Free Eviction Forms
Eviction Forms by State
Eviction Forms by State
Egypt and Mesopotamia
Code of Hammurabi, 1760 BC, Ancient Babylon, featured sharecropping lease laws:
– Stipulated to equal share of lost revenue due to natural disaster. Some pre-Hammurabi leases are known to have made the tenant strictly liable for losses.
– If a tenant failed to cultivate field, liable to landlord for amount of grain cultivated by adjacent landowners in same year
– The property owner had the right to reenter for breach of contract
Early Mesopotamian leases were very brief which suggests:
– Leases, if written at all, were adjudicated by custom rather than formal court system
– Scribes were expensive
– In theory the tenant could be excused for unforeseeable events.
– In practice under Roman law tenants could rarely escape lease obligations.
– Roman law resisted the establishment of situations in which a lease could be cancelled and instead sought the minimum disturbance to the contractual agreement of the lease.
– Thus “infestation of a grain by birds or weeds” and “the theft of a passing army” are deemed foreseeable events in the Code of Justinian.
– Pliny the Younger laments in extant letters of the debt load of tenants who were in arrears for such “foreseeable” events. He eventually abandoned cash payments in favor of a sharecropping arrangement.
-Prior to the 14th century non-aristocrats were serfs with virtually no rights.
The tenant had a right of specific performance against the landlord but no legal remedy against third party invasions of the leasehold.
The landlord could alienate the property at any time free of the tenancy.
The tenancy did not survive the landlord’s death.
-Black Death caused a shortage of labor, landowners were forced to grant rights to attract and retain labor. Initially land owners (lords) did intended the feudal leases to be short-term, temporary expediencies until their economic hegemony could be reestablished. This never occurred and instead gradually the length of leases and rights of tenants expanded.
-During the reign of Edward II (1307-1327) Tenants were granted the right to bring an action “de ejectione firmae” [ejectment] against all disturbers.
-This has been said to be the “point at which the modern concept of leases…was crystallized”. Friedman, Milton Friedman on Leases §1:1.3 at 1-11 (Fifth Ed. 2008).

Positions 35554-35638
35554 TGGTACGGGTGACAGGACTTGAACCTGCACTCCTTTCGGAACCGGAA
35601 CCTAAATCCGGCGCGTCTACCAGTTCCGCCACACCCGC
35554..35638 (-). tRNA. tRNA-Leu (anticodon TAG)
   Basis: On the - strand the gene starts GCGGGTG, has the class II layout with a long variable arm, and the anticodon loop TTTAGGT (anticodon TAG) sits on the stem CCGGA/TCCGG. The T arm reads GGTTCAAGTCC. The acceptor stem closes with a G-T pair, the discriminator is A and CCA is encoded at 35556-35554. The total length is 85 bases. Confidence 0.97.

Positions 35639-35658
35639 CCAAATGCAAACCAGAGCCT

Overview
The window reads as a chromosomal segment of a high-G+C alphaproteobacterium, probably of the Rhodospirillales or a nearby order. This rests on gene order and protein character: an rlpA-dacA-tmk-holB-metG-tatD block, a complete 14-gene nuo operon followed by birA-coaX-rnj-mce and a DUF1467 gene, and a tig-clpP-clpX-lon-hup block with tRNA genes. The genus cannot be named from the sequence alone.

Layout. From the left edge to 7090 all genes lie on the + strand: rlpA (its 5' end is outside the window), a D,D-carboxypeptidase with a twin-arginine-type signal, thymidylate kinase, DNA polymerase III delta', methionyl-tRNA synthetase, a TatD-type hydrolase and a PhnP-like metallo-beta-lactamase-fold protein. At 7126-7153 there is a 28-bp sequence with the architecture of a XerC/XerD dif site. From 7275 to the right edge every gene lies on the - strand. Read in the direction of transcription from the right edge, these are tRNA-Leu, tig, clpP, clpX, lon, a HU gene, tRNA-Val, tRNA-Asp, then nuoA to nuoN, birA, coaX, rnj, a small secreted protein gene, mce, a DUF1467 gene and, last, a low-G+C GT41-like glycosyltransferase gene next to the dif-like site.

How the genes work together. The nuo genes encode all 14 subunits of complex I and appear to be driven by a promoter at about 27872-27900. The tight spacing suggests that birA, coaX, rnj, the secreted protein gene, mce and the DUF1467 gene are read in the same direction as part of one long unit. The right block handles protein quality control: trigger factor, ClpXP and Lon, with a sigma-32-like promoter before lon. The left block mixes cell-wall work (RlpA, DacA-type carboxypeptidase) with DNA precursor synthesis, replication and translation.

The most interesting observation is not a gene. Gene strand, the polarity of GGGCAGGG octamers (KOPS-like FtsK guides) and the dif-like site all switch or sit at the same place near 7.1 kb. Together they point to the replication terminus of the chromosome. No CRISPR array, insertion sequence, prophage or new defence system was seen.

The Industrial Revolution
Leases were viewed as a conveyance of interest in land. Covenants were independent, not bi-lateral dependant covenant as with contracts.
Breach by the tenant did not allow the landlord to recover possession. Breach by the landlord did not relieve obligation to pay rent.
“[T]he distinguishing feature between lease and contract” – Friedman.
Western Leasing Before and During the Industrial Revolution
– Tenants were more often urban dwellers, rather than agrarian workers tied to the land upon which they dwelled.
Courts and legislatures sought to protect landlords interests in property in the face of increased mobility and housing vacancy in the growing urban environment.
Modern building codes were enacted.
Courts became uneasy with the common law rule of caveat emptor and began to analyze leases as contracts for services – the provision of safe housing in exchange for rent – rather the strictly as a conveyances of right in an estate.
– New York – Landlord-tenant law evolved particularly quickly
1820 – summary eviction proceeding statute
1826 – Doctrine of constructive eviction established. Dyett v. Pendleto, 8 Cow. 727 (N.Y. Supp. 1826). Physical eviction not pre-condition to avoidance of rent obligation.
1863 – New York Court of Appeals held that destruction of leased premises at no fault of tenant nullified the obligation to pay rent.
1890 – The doctrine was expanded to include constructive eviction – Graves v. Berdan, 26 N.Y> 498 (1863).
1901 – stringent housing code passed.
1942 – rent control laws enacted in reaction to housing shortage upon return of was veterans. Allowed abatement of rent for code violations or curtailment of essential services.
Landlord-tenant law is governed by general contract principles as well as a federal and state and local law and regulations.
– Federal – Fair Housing Act, Lead Based Paint Disclosures
– Residential Landlord-Tenant Act
– Local building codes, just cause eviction ordinances, rent control ordinances
– All mandate implied, non-waivable terms and/or prohibit or render unenforceable certain terms in leases
– “Regulated public utility” – Friedman
– Generally jurisdictions have not made the same wholesale substitution of traditional property rights notions.
– Nevertheless, discernible movement in viewing all leases as both a conveyance and a contract.